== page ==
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    1. With so many books in the collection, it is easy to do that, Col. Lucky for me, I picked this one at the right time.

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  9. I remember trying to read this one but never finished. I enjoyed a previous title from her and been meaning to read more of her work. Thanks for the review, Tracy. --K.

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    1. This one does start a bit slow, Keishon, but I liked the story going back and forth between the four boys and the police. I haven't read much by McDermid and I liked one and could not take the other one.

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  10. Oh no, I can't read this sort of stuff at all. McDermid is one of the worst. Sorry, but she creeps me out big time.

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    1. There are some authors I avoid because of the perceived creepiness factor, although until I try them I won't know. But this book did not bother me that way. I do stay away from the Tony Hill series though, in the books and the TV series too.

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  11. I read this before, but I want to revisit it as I would see it differently I am sure. I like the dark of it. I am currently reading Fire In The Mind by Arjay Lewis at the moment, it's got the paranormal and the mystery so it covers all my genres in one book and it's fantastic!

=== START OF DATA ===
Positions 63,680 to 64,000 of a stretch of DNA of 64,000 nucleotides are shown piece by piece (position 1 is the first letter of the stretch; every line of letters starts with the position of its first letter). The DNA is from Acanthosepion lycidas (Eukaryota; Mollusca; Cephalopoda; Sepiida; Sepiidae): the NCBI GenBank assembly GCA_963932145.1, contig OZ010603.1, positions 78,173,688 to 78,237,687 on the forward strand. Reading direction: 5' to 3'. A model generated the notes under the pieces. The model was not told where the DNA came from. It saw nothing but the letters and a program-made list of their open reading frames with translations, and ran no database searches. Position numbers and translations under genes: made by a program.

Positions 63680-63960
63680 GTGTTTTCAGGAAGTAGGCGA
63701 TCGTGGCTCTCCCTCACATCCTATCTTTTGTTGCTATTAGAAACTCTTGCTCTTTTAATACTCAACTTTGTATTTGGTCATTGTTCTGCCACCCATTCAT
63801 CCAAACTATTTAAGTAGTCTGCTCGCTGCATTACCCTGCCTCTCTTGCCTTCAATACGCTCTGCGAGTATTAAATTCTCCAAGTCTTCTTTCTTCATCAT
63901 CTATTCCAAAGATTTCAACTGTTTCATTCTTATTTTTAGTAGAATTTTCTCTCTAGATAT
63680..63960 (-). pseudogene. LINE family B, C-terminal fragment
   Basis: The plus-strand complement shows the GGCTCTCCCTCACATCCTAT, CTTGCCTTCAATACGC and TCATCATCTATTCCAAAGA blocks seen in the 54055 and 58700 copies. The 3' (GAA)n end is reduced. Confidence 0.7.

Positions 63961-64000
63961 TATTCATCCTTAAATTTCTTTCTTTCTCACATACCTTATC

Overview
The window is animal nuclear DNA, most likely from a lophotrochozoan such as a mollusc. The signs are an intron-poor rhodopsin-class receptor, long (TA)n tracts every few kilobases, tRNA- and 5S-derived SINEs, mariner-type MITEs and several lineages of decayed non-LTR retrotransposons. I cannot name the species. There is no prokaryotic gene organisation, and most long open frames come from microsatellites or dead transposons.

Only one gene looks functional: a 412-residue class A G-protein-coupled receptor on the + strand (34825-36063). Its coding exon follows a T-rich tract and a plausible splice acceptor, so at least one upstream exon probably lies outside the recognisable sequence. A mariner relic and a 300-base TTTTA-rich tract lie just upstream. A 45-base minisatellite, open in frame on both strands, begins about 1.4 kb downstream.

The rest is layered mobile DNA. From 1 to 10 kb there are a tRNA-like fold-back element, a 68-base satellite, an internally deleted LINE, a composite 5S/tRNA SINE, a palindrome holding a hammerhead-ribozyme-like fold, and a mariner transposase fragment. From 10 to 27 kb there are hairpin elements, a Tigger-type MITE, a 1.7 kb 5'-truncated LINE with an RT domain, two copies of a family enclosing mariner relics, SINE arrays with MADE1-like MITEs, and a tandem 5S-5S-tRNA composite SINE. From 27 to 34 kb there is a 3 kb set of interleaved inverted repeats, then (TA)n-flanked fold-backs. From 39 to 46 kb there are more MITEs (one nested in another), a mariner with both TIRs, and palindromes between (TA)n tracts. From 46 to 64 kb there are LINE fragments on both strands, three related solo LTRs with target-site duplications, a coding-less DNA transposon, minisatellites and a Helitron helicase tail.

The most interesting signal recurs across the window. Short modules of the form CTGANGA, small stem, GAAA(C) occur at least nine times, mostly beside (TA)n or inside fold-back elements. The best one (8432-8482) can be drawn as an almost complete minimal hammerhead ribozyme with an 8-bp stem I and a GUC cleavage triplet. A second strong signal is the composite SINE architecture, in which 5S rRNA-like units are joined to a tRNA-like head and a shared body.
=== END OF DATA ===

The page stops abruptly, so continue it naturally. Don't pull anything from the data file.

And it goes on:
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    1. Ali, that book by Lewis sounds interesting. I do like crossover books that mix mystery and other genres.

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  12. Val McDermid seems like a lovely person, she works hard for crime fiction in all its forms, and is very funny and knowledgeable when she is interviewed - she seems marvellous all-round. That said, I wish I liked her books more. this one I really didn't enjoy: I thought it was slow-moving and obvious and dull. Oh dear, perhaps I need to try another one..

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    1. From what I have read, Moira, the other books in the Karen Pirie series are different, although still about cold cases. At least they feature that character more. I did like this one a lot, although I agree it was obvious in many ways. I did not even mind the length or the slowness, and liked it better days after than when I first finished it.

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  13. Thanks for pointing this out to me. I got it right away from the library and enjoyed it. I find Val can be hit or miss with me, and this one's a definite hit. Even though I clicked on the killer fairly early on, it was interesting to watch him play everyone.

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    1. I am glad you enjoyed it, Susan. Now I want to find and read the 2nd one, and I have too many books already.

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  14. Never read her books, but this sounds like it may be a good place to start.

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    1. Definitely, Ryan, this is a good place to start reading Val McDermid. I have not tried any of her earlier novels, but her most well-known series is just too, too graphically violent and tense for me.